Ceremonies is a novel based on what happened in Bangor, Maine, during the weeks after Charlie Howard was murdered on July 7, 1984. An excerpt from that novel, given below, depicts a moment after a court appearance by “the boys” who committed the murder. In the crowd outside the court house there are people on both sides. Derek is the narrator. He is early thirties, an actor in Maine for summer stock.
I am trapped by Bernie’s death. There is no choice any more. What remains is how: It doesn’t much matter that I preserve a private life in the face of this public catastrophe. No private life is worth much if our communal life is being destroyed. Bernie’s death has brought the edge of the fire to my doorstep, and I can run now, or I can stay and fight, and it is unclear to me which is which. And yet if we don’t maintain a private life—the loves we bear for parents, friends, lovers, the commitments we have to our professions and jobs, to all the intimacies of our existence—the rest, what we gain on the barricades, is worthless.
Late on Friday morning, I am standing in a crowd on the pavement in front of the court house. The sky is a flawless metallic blue, there are hot, high winds and my sweat makes the back of my shirt and my armpits wet. Around me are members of the coalition, walking up and down, carrying signs: “LESBIANS DEMAND JUSTICE” and “HOMOPHOBIA HAS GOT TO GO!” Near us are boys—not the boys—who stand with their legs apart and arms folded across their chests, staring and grinning and making jokes among themselves. They spot a person carrying a sign that says, “BERNIE MALLETT WAS MURDERED BY THE PEOPLE OF MAINE!” and call out, “Faggot!” “Queer!” Coalition members yell back, “Murderers!” Men in t-shirts and jeans carry television cameras, focusing first on one group and then the other. A man and a woman, slick professionals dressed for on-camera work, write on pads of paper and sometimes speak directly into the cameras, nodding over their shoulders to the scene behind them. Police move among the crowd, making a heavy, authoritarian presence, hands on their hips or across their chests. Their eyes are covered with mirrored sunglasses, and their faces are greasy with sweat.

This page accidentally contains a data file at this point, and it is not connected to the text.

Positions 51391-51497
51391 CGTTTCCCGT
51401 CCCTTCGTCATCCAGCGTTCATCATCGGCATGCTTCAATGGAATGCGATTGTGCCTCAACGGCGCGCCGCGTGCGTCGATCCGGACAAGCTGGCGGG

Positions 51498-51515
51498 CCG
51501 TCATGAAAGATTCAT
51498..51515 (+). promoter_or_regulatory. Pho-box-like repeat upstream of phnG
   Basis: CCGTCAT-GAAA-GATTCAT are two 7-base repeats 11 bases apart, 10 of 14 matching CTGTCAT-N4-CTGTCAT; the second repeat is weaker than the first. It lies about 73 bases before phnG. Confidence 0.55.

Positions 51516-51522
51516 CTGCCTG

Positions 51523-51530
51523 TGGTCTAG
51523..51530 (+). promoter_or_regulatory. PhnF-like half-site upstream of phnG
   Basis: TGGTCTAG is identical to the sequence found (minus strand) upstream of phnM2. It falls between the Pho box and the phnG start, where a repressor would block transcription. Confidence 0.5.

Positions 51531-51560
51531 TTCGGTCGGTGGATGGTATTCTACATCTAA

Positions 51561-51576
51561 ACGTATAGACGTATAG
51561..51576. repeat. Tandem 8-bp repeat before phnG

Beyond all these are middle-aged middle-class men and women whose bodies are soft with their own virtue, who identified themselves in the courtroom as god-fearing folk come to see justice done. The women, small ladies in summer dresses, pick at the arms of the men or try to engage the police in sharp harangues on the indecency of these people marching around in public.
The judge has delayed, again, a decision on whether the boys must stand trial as adults. There are to be psychiatric evaluations. Now we are on the street, dispersing. All of us wear pink triangles and green buttons that read, “ANOTHER FRIEND OF BERNIE MALLETT.” One of the task forces from the coalition ordered them from Boston, and they came this morning. I look for Jack. He is across the crowd talking to Suzanne, who has a sign. I make my way toward them.